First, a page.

In this issue we pursue our exploration of whether and how digital platforms, especially digital platforms as applied to the network industries, should and could be regulated. Indeed, as of recently, attention paid to these emerging digital platforms is exploding. Most of the related publications aim at making recommendations as to whether, and if yes, how to regulate these digital platforms in the interest of the consumer, the citizen, the public economy and even public values. Some of these recommendations may be drawn quite hastily, triggered by scandals and other (geo-)political considerations. The four contributing authors, all professors, will take a step back and look at where we stand in terms of the more academic debate on digital platforms, especially on these platforms that clearly have public (service) implications. In turn, they will apply economic, competition, legal and political perspectives on the regulation of digital platforms and try to derive from there the current state of the debate. In particular, they want to crystalize what we already know – and therefore have sufficient reasons to regulate – and what we do not know yet. In short, this issue should serve as another contribution to the current debate about the regulation of digital platforms, in particular digital platforms applied to infrastructures and public services.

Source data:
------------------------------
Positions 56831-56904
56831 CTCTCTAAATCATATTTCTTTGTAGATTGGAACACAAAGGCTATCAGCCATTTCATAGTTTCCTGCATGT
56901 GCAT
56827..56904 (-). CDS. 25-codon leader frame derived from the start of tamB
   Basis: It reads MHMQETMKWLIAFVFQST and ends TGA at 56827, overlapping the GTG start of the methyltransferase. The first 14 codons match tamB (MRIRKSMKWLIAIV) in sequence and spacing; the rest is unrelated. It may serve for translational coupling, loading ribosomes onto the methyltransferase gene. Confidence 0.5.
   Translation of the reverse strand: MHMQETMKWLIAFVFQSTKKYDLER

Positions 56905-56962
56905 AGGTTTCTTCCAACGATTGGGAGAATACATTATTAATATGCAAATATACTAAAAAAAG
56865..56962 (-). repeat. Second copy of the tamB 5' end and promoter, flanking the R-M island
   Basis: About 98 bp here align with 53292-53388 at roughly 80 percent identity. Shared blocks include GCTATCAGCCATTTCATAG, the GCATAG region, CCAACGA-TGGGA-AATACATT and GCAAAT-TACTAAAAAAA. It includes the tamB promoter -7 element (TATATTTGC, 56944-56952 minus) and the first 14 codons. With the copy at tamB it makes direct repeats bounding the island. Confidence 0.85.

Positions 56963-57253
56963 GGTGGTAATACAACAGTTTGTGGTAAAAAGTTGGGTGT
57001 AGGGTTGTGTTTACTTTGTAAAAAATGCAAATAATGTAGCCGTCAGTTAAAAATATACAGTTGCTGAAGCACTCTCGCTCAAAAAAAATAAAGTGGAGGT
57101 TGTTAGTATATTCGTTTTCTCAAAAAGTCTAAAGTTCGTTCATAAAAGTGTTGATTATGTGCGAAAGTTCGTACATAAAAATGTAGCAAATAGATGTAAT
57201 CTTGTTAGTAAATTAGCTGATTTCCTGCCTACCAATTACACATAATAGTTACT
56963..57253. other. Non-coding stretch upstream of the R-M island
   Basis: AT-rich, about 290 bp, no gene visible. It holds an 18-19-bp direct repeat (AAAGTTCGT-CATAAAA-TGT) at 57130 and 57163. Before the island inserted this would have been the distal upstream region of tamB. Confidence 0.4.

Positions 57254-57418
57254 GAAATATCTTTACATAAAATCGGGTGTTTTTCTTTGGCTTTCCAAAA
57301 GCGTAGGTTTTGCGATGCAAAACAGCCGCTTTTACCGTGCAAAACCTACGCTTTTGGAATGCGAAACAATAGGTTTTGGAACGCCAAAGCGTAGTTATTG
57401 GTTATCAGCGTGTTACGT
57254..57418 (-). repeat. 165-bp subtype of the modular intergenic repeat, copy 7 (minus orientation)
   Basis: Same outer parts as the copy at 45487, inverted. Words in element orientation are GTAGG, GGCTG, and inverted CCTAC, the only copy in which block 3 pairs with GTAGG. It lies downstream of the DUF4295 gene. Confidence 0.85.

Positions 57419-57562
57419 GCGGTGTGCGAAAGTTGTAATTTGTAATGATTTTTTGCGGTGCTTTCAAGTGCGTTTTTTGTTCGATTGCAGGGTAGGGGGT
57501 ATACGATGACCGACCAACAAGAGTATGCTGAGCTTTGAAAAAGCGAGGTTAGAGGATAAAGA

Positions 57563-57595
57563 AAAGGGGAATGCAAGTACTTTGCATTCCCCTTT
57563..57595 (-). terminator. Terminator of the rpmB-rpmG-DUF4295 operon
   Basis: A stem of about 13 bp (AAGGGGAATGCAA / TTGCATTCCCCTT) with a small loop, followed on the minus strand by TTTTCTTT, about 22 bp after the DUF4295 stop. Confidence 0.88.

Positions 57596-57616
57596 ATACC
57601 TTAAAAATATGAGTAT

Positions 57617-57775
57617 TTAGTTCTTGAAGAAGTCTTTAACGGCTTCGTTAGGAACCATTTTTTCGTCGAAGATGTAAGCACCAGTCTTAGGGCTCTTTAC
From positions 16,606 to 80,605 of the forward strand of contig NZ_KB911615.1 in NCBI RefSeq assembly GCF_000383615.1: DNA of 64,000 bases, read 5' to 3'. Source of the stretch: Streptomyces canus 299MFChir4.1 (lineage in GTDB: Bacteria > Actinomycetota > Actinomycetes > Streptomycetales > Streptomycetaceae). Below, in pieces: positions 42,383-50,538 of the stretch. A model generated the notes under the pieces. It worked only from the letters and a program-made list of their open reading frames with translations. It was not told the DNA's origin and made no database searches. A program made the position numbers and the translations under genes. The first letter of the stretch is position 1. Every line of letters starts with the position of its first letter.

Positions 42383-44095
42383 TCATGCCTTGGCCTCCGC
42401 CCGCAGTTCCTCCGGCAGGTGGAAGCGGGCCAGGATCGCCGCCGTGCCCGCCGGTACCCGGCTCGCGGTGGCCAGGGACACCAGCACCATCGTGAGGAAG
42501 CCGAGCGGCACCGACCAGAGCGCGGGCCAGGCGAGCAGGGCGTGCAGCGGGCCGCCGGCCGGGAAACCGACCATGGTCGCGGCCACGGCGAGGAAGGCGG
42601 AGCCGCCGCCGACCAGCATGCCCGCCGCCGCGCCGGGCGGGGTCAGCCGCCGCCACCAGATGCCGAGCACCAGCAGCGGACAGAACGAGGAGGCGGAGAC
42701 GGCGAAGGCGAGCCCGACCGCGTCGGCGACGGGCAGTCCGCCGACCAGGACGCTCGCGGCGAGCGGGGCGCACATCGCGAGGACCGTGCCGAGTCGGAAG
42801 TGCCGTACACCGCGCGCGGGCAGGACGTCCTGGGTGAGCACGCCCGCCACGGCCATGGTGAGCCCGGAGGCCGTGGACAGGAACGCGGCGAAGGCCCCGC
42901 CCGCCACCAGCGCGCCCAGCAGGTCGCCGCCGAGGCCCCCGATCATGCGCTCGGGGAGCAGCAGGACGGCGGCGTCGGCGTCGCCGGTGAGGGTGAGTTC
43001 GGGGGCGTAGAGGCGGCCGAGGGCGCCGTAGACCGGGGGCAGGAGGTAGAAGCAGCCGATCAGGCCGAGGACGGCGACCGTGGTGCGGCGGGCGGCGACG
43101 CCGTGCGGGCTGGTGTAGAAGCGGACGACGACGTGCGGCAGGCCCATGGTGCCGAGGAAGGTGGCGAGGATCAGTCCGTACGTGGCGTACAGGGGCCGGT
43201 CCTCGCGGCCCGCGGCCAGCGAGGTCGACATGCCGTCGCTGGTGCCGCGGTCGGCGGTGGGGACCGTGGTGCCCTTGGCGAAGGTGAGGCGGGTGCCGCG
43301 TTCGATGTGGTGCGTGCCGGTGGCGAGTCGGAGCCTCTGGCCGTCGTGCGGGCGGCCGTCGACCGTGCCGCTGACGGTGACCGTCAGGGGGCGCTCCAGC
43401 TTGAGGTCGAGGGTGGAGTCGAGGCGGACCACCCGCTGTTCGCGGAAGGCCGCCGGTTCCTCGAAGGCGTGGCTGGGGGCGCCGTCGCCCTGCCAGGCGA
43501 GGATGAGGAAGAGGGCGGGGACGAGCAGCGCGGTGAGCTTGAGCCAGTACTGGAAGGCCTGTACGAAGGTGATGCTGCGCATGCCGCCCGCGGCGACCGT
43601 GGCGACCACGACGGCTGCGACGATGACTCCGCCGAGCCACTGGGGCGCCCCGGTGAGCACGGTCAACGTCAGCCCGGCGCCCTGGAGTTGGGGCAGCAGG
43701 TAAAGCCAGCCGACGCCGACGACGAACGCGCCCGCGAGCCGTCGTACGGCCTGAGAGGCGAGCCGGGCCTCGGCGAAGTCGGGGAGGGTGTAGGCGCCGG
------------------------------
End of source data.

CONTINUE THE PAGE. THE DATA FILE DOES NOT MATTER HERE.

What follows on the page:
• Measuring, reporting and then accounting for fugitive methane emissions will be an important part of any decarbonisation strategy in the future. Natural gas is a relatively low-carbon fossil fuel [...]
Over the past two years (2018-2019) European aviation has been confronted with serious capacity challenges and high levels of delay. Subsequently, the Covid-19 pandemic has revealed that the European airspace [...]
The recast of the Electricity Directive (EU) 2019/944 in the Clean Energy Package entitles the European Commission to adopt implementing acts specifying interoperability requirements and non-discriminatory and transparent procedures for [...]
Demand-side flexibility can be incentivised to reduce the need for investment in distribution grids either implicitly or explicitly. Implicit demand-side flexibility is when prosumers react to price signals triggered by [...]